Michael J. O’Shea
Special Feature: Extreme Physics ‘The most dangerous point in a climb may be just after you start’, M. J. O’Shea, Physics Education Phys. Educ. 43 494-499 (2008)
Climbing is a relatively safe sport due to the belay system used. The belay rope is a so-called dynamic rope – it is able to stretch in response to a shock load. If the climber falls their fall is arrested somewhat gently as the rope stretches and brings the climber to a stop. There are several important parameters here:
· the ability of the rope to stretch
· the length of the rope played out
· the amount of slack in the rope
The length of rope and the ability of the rope to stretch determine the spring constant k of the rope. With the above information and the mass of the climber one can calculate the maximum force the rope will exert on the climber during a fall.
Should a climber slip at the start of a climb, the rope may stretch enough that the climber may contact the ground. Modeling this contact allows an estimate of the force the climber experiences when they contact the ground.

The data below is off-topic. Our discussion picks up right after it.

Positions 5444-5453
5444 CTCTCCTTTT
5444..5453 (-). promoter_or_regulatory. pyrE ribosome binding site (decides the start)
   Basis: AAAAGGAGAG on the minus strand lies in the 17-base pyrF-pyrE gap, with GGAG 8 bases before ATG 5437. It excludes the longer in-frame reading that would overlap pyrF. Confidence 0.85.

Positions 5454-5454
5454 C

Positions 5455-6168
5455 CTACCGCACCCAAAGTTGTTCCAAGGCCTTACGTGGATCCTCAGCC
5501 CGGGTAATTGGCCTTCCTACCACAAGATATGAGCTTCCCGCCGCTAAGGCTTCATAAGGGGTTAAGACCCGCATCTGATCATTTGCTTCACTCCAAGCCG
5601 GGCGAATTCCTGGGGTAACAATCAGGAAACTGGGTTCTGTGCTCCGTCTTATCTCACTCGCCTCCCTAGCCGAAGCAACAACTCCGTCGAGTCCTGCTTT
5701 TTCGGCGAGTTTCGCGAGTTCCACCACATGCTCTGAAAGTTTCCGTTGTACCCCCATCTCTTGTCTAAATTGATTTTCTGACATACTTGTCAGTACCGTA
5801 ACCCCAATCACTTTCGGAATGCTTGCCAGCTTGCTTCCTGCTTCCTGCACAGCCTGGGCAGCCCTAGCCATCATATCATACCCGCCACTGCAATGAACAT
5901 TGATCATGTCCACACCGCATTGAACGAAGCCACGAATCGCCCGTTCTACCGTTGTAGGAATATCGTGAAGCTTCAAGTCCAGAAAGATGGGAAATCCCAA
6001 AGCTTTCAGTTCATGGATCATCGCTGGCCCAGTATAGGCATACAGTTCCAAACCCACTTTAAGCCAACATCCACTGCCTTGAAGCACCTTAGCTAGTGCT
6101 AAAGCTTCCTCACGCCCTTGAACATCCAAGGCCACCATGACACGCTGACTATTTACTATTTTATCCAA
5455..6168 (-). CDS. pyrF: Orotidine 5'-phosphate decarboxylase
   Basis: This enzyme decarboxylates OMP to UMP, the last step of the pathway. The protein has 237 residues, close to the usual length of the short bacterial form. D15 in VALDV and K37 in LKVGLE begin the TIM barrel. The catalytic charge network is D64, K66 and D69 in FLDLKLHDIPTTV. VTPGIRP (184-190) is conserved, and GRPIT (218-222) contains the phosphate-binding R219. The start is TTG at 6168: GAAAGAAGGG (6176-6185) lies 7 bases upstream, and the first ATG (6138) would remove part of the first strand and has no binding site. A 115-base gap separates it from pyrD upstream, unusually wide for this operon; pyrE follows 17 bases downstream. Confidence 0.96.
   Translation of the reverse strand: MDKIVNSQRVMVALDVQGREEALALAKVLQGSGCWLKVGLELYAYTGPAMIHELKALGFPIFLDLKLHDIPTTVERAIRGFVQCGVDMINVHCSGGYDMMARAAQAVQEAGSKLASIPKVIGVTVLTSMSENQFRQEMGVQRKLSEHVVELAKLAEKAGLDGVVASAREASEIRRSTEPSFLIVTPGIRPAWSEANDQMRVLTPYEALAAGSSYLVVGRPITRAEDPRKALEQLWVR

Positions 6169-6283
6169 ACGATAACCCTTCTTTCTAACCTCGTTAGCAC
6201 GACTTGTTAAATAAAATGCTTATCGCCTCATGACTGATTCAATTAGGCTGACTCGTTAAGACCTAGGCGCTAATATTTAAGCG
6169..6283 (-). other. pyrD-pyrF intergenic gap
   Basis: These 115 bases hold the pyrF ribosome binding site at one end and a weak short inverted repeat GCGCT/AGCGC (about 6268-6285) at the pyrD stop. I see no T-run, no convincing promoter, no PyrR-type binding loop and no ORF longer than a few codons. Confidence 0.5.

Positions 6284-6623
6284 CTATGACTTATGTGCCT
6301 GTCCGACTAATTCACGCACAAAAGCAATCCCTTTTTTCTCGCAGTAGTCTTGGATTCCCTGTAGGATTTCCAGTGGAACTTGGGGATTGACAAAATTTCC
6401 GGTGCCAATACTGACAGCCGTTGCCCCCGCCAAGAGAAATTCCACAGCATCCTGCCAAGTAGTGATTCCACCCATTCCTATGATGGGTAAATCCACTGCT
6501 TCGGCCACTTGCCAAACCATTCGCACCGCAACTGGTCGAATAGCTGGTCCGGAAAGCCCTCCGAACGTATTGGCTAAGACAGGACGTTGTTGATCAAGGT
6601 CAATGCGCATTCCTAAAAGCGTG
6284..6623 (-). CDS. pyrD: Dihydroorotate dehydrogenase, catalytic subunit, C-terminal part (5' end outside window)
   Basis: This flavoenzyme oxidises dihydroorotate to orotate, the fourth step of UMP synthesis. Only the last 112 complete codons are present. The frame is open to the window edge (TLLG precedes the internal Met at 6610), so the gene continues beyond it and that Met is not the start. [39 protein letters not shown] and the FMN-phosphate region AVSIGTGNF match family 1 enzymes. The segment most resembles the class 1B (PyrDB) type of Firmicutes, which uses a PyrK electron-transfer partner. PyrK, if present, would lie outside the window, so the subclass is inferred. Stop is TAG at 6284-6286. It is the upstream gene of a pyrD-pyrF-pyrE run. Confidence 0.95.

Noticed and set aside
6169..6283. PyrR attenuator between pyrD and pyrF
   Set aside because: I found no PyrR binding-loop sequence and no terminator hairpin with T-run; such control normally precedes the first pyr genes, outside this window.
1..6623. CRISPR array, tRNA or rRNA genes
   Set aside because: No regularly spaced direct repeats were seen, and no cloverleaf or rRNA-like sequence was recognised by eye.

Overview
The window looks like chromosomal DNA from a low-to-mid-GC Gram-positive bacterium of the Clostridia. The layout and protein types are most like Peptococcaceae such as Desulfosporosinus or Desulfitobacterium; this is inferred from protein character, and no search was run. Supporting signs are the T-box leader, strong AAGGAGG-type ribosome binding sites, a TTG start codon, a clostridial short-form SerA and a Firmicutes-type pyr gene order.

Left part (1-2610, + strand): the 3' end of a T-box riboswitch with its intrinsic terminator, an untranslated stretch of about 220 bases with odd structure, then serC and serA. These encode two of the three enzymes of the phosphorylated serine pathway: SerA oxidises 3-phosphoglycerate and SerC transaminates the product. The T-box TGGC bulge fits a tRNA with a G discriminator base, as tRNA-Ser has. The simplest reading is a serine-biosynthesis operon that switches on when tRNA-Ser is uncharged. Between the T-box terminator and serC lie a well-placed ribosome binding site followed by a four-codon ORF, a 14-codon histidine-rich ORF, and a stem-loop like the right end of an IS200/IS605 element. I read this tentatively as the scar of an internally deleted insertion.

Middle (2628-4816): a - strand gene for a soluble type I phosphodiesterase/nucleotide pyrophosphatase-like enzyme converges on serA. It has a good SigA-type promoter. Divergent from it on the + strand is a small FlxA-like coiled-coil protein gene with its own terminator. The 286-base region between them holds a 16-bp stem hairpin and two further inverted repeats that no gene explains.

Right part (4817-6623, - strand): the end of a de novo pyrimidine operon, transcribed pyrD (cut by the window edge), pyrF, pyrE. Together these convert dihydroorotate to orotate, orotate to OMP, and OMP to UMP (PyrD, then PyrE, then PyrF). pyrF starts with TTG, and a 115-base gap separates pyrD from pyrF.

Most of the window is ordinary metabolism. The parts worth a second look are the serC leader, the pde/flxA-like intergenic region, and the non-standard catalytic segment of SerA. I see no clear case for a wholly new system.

As an example consider the case where the spring constant per unit length is 14 kN, the climb height is H is 20 m, and as the climber lands they drop their weight a distance d of 0.20 m. The plot shows the force (average value) experienced on landing as a function of fall heights h for various climber masses and this force show a maximum for each mass. Interestingly the maximum force on landing turns out to depend on the square of the mass of the climber.
To model the rope as a spring, its physics spring constant k must be found. There is a problem that allows you to do this here.
A problem involving a climber who falls and is caught by the rope before they hit the ground is here.
A problem involving a special case of this work (no tension or slack in the belay rope) can be found here.
Details of the derivation of various equations of this work can be found here.